• Carla, the Swordmaster, was a likeness of Carla Green who was at that time in charge of Lucas Games Product Support.
  • The guy who was in the Troll suit on the bridge was meant to look like George Lucas.
  • The name of Guybrush's archnemesis LeChuck was born after Steve Arnold, the General Manager at Lucasfilm Games in 1989, had been telling Ron Gilbert (the series creator) how he really liked the name "Chuck" and would like some character in one of their games to be called "Chuck".

References: Games

  • Lucasarts makes a stab at Sierra adventure games when Guybrush walks off the ledge of the outcrop containing the projectile device on Monkey Island. A standard Sierra adventure death dialogue box emerges saying that your character (Guybrush) has died and you can now choose to Restore, Restart or Quit the game.
  • In the SCUMM bar, one of the pirates is wearing a button with the word LOOM written on it. All he says is "Aye," but if you ask him about LOOM, he will give you a full and lengthy advertisment to LOOM - the Idea was re-used again in Monkey Island 3 with Manny Calavera ( from Grim Fandango)
  • Just like other games from LucasArts, this has also a reference to Sam & Max. Just look at the idols neat the big monkey head.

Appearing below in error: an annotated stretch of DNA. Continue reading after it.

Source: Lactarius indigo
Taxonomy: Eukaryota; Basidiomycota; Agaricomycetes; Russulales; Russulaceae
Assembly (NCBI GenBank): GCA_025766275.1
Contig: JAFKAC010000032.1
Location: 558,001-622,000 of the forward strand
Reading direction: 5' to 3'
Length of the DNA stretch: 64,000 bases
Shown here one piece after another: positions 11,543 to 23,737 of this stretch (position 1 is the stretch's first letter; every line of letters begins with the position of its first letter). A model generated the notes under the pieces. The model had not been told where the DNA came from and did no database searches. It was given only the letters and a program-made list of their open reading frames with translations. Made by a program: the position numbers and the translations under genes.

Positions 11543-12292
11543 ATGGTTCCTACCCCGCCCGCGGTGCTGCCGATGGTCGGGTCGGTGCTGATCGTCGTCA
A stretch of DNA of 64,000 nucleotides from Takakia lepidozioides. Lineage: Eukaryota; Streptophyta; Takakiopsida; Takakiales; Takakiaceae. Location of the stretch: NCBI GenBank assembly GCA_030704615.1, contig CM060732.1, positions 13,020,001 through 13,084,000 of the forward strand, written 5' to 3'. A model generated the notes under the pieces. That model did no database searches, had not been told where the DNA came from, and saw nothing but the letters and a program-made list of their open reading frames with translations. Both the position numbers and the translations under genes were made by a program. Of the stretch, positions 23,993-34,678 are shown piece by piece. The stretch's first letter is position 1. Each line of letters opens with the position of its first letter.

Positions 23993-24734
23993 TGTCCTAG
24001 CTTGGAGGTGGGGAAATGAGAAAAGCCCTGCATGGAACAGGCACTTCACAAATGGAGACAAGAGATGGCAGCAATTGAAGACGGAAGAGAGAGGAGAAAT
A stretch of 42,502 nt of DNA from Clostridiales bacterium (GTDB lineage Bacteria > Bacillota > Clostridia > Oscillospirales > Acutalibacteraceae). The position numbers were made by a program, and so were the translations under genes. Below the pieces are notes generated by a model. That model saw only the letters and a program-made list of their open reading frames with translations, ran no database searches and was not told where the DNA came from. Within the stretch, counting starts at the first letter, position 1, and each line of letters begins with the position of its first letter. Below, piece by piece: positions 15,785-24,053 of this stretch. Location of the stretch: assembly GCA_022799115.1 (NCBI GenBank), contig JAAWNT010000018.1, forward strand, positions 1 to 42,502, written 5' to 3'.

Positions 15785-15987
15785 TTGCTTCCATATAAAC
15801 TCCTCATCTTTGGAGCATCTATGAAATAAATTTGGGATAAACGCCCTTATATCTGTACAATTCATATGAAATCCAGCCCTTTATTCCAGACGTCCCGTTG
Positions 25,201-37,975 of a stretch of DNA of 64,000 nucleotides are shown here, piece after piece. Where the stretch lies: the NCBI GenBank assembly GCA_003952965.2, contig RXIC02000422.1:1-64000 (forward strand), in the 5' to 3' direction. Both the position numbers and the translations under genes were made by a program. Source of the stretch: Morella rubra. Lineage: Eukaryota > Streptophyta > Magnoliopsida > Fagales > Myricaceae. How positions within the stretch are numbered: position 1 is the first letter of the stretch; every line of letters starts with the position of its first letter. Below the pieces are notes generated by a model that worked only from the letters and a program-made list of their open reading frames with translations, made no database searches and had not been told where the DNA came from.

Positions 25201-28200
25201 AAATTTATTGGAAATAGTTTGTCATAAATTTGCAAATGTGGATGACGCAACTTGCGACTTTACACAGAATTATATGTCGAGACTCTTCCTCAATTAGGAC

• In the demo of the games, when you went to the fortune tellers place, you could touch the chalice...and you would turn into Indiana Jones.


  • The troll on the toll bridge saying 'none shall pass' was inspired by Monty Python and the Holy Grail.
  • The SCUMM bar early in the game is obviously a reference to the SCUMM game engine (which stands for "Script Creation Utility for Maniac Mansion"), created by Ron Gilbert of Lucasfilm Games/LucasArts, and which has been used in several other adventure titles including The Secret of Monkey Island.
  • In order to practice insult swordfighting, Guybrush stops pirates on the road and says the line "My name is Guybrush Threepwood. Prepare to die!" This is probably taken from the duel between Inigo Montoya and the six-fingered man in The Princess Bride. During that duel Montoya repeats "My name is Inigo Montoya. You killed my father. Prepare to die!" 5 or 6 times.
  • During the Governor's wedding scene near the end, Guybrush has the option to yell "Elaine!" which is a reference to a line from the movie The Graduate. Ron Gilbert liked that so much that he gave this first name to the originally nameless Governor.